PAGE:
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Modulo Operator (%) in C/C++ with Examples
• Difficulty Level : Basic
• Last Updated : 23 Feb, 2021

The modulo operator, denoted by %, is an arithmetic operator.
The modulo division operator produces the remainder of an integer division.

Syntax: If x and y are integers, then the expression:

`x % y`

produces the remainder when x is divided by y.

Return Value:

• If y completely divides x, the result of the expression is 0.
• If x is not completely divisible by y, then the result will be the remainder in the range [1, x-1].
• If x is 0, then division by zero is a compile-time error.

For example: Consider the following code:

## C

 `// Program to illustrate the``// working of modulo operator` `#include ` `int` `main(``void``)``{` `    ``// To store two integer values``    ``int` `x, y;` `    ``// To store the result of``    ``// the modulo expression``    ``int` `result;` `    ``x = 3;``    ``y = 4;``    ``result = x % y;``    ``printf``(``"%d"``, result);` `    ``result = y % x;``    ``printf``(``"\n%d"``, result);` `    ``x = 4;``    ``y = 2;``    ``result = x % y;``    ``printf``(``"\n%d"``, result);` `    ``return` `0;``}`

## C++

 `// Program to illustrate the``// working of modulo operator``#include ``using` `namespace` `std;` `int` `main(``void``)``{` `    ``// To store two integer values``    ``int` `x, y;` `    ``// To store the result of``    ``// the modulo expression``    ``int` `result;` `    ``x = 3;``    ``y = 4;``    ``result = x % y;``    ``cout << result << endl;` `    ``result = y % x;``    ``cout << result << endl;` `    ``x = 4;``    ``y = 2;``    ``result = x % y;``    ``cout<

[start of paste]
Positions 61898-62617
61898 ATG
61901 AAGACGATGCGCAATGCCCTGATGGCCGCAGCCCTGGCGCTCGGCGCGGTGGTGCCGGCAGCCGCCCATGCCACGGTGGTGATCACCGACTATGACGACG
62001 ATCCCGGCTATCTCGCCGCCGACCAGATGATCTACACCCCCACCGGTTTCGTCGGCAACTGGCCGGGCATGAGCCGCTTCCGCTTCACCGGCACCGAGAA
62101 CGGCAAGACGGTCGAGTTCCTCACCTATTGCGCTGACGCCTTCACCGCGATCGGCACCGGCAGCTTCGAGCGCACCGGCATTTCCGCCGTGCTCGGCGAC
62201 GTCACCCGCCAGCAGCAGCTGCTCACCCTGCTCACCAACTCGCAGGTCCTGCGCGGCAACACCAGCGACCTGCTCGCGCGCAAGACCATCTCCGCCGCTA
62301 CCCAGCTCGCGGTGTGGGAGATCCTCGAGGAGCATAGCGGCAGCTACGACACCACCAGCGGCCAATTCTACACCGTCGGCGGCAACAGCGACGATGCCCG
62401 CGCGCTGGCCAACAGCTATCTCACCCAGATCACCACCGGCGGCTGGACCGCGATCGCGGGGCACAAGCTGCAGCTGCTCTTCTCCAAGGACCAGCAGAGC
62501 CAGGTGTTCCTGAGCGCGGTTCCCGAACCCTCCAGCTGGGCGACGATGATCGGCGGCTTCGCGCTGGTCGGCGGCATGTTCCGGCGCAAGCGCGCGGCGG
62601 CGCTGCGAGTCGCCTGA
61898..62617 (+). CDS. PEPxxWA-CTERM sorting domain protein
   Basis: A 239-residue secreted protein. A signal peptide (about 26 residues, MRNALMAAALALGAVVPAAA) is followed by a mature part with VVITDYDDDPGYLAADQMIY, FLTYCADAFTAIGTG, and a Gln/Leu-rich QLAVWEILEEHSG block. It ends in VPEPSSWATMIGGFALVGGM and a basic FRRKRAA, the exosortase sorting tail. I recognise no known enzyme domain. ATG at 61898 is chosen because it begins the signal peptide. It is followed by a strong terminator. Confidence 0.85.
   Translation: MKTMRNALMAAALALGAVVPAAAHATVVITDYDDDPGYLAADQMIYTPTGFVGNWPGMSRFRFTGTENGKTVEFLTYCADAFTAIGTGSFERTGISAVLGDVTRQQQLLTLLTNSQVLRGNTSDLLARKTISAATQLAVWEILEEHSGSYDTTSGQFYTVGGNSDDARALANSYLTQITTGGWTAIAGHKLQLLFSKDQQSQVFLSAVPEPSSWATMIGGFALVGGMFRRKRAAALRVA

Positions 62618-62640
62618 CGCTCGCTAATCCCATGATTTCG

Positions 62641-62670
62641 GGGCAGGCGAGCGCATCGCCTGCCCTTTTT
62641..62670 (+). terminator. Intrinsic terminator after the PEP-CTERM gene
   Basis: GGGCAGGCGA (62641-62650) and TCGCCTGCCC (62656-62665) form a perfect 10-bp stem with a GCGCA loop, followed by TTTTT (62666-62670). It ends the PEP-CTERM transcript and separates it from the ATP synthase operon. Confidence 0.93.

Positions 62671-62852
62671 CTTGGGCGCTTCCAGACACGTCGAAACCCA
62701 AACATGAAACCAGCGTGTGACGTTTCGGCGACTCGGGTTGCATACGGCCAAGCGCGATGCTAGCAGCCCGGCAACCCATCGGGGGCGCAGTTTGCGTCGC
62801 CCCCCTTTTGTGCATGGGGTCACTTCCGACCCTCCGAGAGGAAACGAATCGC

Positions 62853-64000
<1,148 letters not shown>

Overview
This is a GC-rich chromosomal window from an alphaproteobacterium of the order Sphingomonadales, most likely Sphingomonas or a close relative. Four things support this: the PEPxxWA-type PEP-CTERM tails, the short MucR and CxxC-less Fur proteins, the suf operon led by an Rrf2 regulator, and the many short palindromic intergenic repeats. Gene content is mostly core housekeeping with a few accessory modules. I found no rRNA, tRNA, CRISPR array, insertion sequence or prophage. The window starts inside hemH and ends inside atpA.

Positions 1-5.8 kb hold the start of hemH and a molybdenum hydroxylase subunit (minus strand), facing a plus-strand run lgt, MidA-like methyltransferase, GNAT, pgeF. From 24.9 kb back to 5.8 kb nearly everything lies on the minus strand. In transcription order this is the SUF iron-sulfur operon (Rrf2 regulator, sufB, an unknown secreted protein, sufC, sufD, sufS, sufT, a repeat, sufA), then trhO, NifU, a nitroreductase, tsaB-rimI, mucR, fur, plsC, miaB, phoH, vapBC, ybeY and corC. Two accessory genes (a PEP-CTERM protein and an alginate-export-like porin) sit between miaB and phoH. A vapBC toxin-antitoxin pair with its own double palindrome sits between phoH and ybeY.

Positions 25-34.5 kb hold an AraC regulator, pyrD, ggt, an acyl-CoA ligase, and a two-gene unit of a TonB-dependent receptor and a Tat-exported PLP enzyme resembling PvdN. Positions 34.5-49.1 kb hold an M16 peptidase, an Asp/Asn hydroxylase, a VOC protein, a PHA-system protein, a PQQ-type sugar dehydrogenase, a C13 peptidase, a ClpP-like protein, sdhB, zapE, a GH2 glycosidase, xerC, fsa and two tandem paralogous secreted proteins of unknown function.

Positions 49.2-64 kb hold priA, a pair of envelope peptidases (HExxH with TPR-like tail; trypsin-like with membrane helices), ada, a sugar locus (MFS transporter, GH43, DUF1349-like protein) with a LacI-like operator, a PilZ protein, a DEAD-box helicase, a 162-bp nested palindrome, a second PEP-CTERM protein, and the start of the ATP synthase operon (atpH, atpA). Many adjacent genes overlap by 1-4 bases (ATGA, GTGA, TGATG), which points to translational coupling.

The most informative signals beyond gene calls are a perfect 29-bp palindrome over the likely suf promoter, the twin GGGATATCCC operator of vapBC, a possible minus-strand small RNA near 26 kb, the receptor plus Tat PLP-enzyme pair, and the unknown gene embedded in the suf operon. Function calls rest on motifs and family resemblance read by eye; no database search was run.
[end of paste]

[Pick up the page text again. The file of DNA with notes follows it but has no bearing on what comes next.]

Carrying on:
Output
```3
1
0```

Restrictions of the modulo operator:
The modulo operator has quite some restrictions or limitations.

1. The % operator cannot be applied to floating-point numbers i.e float or double. If you try to use the modulo operator with floating-point constants or variables, the compiler will produce a error:

## C

 `// Program to illustrate the``// working of modulo operator` `#include ` `int` `main(``void``)``{` `    ``// To store two integer values``    ``float` `x, y;` `    ``// To store the result of``    ``// the modulo expression``    ``float` `result;` `    ``x = 2.3;``    ``y = 1.5;``    ``result = x % y;``    ``printf``(``"%f"``, result);` `    ``return` `0;``}`

Compilation Error:

```Compilation Error in C code :- prog.c: In function 'main':
prog.c:19:16: error:
invalid operands to binary % (have 'float' and 'float')
result = x % y;
^           ```

The sign of the result for modulo operator is machine-dependent for negative operands, as the action takes as a result of underflow or overflow.

## C

 `// Program to illustrate the``// working of the modulo operator` `#include ` `int` `main(``void``)``{` `    ``// To store two integer values``    ``int` `x, y;` `    ``// To store the result of``    ``// the modulo expression``    ``int` `result;` `    ``x = -3;``    ``y = 4;``    ``result = x % y;``    ``printf``(``"%d"``, result);` `    ``x = 4;``    ``y = -2;``    ``result = x % y;``    ``printf``(``"\n%d"``, result);` `    ``x = -3;``    ``y = -4;``    ``result = x % y;``    ``printf``(``"\n%d"``, result);` `    ``return` `0;``}`
Output
```-3
0
-3```

Note: Some compilers may show the result of the expression as 1 and other may show -1. It depends on the compiler.

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